Monday, August 28, 2006

Slate Book Review:

Before I get in to the book review, let me describe my relatively new found fascination with slate... Slate is to roofs as Timberframing is to structures. A slate roof on a timberframe structure seems like a natural match, both crafts are carried over from the days when people had the pride and time to build things "right," and not much patience for building things "temporary." Slate is a natural product (it is stone!) that outlasts any known man made roofing material. (Although we should check back in on this claim in a couple hundred years to see if stainless can give slate a run for its money). Unlike asphalt shingles, there is no toxic trash left over from the installation - simply more rubble for backfilling your foundation. And just as with old timbers, slate roofing is often recycled into another structure when it excedes the lifespan of its original structure. I'm puzzled that slate roofs are not more prevalent on modern timberframe structures. Well, on with the book review... I probably can't convince you that slate is the "world's finest roof," but maybe these books can...

Title: The Slate Roof Bible, Understanding, Installing, and Restoring the World's Finest Roof
Author: Joseph Jenkins
This is by far my favorite book about slate roofs. It's amusing, witty, and informative. It's loaded with color photographs. The book describes (in great detail!) various styles of slating, the tools you'll need, how to repair a slate roof, the types of slate that are available, the geology and chemistry of slate, and some interesting history of slate quarries in the US and abroad. It seems clear to me that Joseph Jenkins has been as important to the craft of slate roofing as Ted Benson has been to timber framing. The author and his family personally visited quarries all over the world in the process of compiling information for this book. If you own a slate roof or if you're just comtemplating a slate roof, you really need this book. Like the best books on timberframing, I have read this book several times and each time I discover something new. My copy is well worn and dog-eared. The book lives up to its lofty title.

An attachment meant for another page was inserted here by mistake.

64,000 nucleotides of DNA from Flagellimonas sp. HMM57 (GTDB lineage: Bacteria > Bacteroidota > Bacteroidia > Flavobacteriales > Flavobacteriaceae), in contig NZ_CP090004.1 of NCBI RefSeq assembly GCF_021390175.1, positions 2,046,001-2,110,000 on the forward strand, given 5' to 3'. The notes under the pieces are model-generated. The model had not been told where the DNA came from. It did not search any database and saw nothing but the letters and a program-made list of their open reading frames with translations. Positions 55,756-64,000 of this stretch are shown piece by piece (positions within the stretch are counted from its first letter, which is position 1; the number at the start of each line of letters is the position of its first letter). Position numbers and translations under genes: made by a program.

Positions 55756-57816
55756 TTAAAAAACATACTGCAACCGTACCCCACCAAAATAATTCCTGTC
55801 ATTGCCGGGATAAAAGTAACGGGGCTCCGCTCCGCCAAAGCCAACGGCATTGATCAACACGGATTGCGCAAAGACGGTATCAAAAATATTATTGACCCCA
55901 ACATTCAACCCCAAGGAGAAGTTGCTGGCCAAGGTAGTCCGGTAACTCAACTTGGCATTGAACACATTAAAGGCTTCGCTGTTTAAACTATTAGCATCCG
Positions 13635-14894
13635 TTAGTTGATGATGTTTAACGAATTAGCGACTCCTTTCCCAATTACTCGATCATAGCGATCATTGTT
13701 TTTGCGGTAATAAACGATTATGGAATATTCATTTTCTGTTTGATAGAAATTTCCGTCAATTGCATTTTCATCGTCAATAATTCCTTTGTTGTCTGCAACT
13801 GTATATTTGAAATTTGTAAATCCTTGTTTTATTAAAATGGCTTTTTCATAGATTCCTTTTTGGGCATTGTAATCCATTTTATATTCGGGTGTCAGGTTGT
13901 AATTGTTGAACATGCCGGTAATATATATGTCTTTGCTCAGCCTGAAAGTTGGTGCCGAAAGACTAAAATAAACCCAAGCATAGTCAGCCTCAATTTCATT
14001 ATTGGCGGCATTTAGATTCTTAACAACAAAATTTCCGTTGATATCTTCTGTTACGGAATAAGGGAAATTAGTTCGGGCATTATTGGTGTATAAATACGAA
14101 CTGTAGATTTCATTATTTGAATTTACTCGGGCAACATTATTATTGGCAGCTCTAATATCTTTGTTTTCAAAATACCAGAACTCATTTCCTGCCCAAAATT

http://www.slateroofcentral.com The author of The Slate Roof Bible, Joseph Jenkins, maintains an active web site devoted to slate roofs. The discussion board is fairly active and his e-store has hard-to-find tools at reasonable prices. (I bought a slate hammer from him and one from ebay.) Also, somehow he is able to sell stainless steel nails cheaper than if you bought them directly from the supplier. (I bought 50 lbs from him).

Title: The Slate Book: How to Design, Specify, Install, and Repair a Slate Roof.
Authors: Brian Stearns, Alan Stearns, and John Meyer.